Idaho Public Utilities Commission

Case No. FLS-W-12-01. Order No. 32663

Case No. CCH-W-12-01, Order No. 32662

October 16, 2010

Contact: Gene Fadness (208) 334-0339, 890-2712



Commission OKs increases for two Idaho Falls area water companies


The Idaho Public Utilities Commission has granted rate increases for customers of two Idaho Falls area water companies. 


Falls Water Company


Rates for the approximate 3,900 customers of Falls Water will increase from about $20.76 per month to $23 effective Oct. 16. The commission granted the company an additional $144,547 in annual revenue, about a 10.8 percent increase. When Falls Water filed its application in January, it asked for $295,059 in new revenue, about a 26.5 percent increase.  The total annual revenue requirement is now $1.257 million. The company sought $1.4 million.  Falls Water serves an area north of Ammon and northeast of Idaho Falls. 


For the vast majority of customers who use a ¾-inch or smaller meter, the new monthly minimum charge is $17.75, up from $16.10 per month, for the first 12,000 gallons. A commodity charge of 69 cents for every 1,000 gallons used above the 12,000 gallons is added. The commodity charge was 61 cents for every 1,000 gallons above 12,000 gallons. 


Much of the increase to annual revenue requirement – about $675,000 – is due to an automated meter reading project that allows the company to read meters year round.  Currently, meters are read only in April through October, but not during the winter when meters are difficult to access. 


Falls Water received commission approval following its last rate case in 2009 to replace 600 manually read meters with “touch-read” meters. The expense for that project was about $126,300. Falls Water also installed MXU (meter transceiver unit) radio transmitters on about 3,300 other meters at an expense of about $675,000. The MXUs allow the company to read the meters on a hand-held device or from a vehicle without having to access the property.  Falls Water did not receive prior approval from the commission to make that investment.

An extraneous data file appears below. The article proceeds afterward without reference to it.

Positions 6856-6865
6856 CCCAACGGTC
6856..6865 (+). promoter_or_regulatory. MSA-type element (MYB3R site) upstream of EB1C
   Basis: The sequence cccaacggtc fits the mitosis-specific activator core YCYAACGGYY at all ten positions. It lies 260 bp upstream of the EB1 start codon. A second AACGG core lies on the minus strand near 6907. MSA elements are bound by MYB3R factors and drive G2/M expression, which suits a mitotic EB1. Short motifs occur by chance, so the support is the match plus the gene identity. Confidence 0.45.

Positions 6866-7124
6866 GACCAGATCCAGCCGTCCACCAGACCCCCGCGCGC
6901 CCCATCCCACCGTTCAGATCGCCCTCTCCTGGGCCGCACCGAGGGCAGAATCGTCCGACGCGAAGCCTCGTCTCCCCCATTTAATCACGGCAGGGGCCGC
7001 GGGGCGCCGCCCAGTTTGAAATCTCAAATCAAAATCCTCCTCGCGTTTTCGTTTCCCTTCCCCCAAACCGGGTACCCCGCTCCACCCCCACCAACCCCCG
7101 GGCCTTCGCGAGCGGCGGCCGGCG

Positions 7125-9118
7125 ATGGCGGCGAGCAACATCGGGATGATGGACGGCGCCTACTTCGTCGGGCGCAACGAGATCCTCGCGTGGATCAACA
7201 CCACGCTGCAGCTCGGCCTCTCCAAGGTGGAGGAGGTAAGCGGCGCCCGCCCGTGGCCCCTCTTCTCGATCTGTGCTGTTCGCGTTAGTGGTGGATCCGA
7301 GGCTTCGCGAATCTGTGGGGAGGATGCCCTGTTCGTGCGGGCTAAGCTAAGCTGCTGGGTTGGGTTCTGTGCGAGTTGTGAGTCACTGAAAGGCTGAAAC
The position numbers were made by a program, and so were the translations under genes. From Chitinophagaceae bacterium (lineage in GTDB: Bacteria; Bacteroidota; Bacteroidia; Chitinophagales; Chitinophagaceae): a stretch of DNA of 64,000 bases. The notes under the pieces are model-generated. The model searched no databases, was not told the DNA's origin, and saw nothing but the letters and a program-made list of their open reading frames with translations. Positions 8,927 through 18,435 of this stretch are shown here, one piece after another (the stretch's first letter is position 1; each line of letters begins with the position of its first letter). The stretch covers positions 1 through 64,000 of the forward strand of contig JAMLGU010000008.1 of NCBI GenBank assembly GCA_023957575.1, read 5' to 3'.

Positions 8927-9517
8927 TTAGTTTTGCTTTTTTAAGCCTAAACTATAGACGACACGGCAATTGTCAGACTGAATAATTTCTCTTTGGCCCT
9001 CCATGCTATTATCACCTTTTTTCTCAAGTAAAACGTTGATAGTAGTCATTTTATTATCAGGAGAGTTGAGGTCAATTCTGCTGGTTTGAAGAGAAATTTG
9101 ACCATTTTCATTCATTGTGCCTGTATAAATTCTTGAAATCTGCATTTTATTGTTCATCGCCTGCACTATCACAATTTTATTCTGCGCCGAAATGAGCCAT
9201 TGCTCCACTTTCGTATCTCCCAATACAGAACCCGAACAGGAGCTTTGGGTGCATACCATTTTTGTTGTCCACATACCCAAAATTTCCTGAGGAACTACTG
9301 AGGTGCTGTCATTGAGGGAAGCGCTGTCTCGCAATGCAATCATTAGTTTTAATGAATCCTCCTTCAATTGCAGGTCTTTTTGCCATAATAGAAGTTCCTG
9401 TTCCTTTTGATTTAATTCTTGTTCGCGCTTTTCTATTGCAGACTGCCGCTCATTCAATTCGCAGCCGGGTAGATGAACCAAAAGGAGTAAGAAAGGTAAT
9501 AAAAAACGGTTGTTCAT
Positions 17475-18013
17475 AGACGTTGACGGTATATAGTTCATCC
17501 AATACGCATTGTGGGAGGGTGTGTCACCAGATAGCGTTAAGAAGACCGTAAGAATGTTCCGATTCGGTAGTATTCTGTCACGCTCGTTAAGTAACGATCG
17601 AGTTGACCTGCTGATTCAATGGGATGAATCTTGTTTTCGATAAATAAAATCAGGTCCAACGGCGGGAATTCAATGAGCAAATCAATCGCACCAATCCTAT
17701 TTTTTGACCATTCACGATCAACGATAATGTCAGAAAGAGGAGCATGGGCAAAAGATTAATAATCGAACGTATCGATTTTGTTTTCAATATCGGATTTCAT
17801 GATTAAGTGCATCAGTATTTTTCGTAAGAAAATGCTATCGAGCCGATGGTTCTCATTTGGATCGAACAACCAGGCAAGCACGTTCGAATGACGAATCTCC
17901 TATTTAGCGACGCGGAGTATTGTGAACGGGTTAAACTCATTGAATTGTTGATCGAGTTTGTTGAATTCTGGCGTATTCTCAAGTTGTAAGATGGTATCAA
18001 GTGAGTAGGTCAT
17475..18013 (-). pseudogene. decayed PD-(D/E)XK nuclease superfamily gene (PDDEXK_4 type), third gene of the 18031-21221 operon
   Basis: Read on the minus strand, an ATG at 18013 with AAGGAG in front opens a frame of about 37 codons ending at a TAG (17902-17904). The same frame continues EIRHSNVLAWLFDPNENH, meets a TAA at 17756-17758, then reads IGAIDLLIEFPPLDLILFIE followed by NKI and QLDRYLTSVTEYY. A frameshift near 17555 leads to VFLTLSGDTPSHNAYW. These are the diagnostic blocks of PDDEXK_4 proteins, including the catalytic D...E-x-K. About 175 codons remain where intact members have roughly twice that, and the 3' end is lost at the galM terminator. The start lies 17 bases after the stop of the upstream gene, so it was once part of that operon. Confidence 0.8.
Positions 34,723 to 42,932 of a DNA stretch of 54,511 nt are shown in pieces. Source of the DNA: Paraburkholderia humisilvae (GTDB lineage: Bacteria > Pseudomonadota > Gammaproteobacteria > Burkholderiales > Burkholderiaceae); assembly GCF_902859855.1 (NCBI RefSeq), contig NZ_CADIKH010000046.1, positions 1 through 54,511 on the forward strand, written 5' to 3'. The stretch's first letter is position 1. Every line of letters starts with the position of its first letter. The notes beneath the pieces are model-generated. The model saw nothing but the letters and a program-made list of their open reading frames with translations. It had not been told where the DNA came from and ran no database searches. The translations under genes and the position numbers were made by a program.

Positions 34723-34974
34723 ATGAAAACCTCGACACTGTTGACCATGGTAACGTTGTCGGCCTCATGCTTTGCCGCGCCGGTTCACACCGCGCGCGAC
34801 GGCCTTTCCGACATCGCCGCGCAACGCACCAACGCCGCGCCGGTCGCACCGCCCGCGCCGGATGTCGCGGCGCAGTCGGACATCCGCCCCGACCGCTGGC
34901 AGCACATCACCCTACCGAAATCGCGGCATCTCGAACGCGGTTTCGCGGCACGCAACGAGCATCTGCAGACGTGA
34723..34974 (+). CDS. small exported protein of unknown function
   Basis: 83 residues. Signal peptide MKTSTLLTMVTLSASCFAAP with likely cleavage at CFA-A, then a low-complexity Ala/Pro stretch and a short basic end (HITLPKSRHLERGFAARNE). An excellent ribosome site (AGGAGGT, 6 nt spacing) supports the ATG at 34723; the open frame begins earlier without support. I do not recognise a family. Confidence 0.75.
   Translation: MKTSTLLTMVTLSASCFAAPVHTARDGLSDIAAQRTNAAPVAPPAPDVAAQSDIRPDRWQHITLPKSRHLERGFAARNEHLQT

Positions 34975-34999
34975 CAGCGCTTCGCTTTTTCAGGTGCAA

At public workshops and hearings, customers said Falls Water should have gradually updated its infrastructure and should not have spent so much on meters without receiving prior input from customers and the commission.  Commission staff, which operates separately from the commission, recommended that the $675,000 investment in radio transmitters be denied.  Staff claimed the meter conversion is not economically justifiable, noting that the $8,315 per year estimated savings from reduced fuel and labor expense would take the company almost 86 years to recover.    


The commission approved most of the radio transmitter investment because disapproval of such a large investment for a small water company “could jeopardize the company’s financial integrity and ability to provide safe and reliable service to customers,” the commission said. 


“We are deeply troubled that the company abruptly invested so much money in MXU transmitters without obtaining prior input from customers, staff or the commission,” the commission said. Had it done so, the company likely would have received direction to invest in other needed improvements such as replacing old water lines and making improvements to trunk lines, storage and booster tank stations. “While a regulated public utility must spend enough on its system to ensure that its customers receive safe and reliable service, it may not engage in gold-plating at ratepayer expense,” the commission said. “We would wholly disallow the company’s MXU investment if the company were a larger utility.” 


However, the commission did disallow about $40,000 in MXU-related financing charges and temporary office labor. And it directed the company set aside its projected annual savings as a result of MXU installation – about $8,300 per year -- and its annual MXU depreciation expense of about $27,000 per year – in a plant reserve fund that may be used only to finance infrastructure projects and repairs.  The company must maintain the plant reserve fund in a separate account that may be audited by commission staff.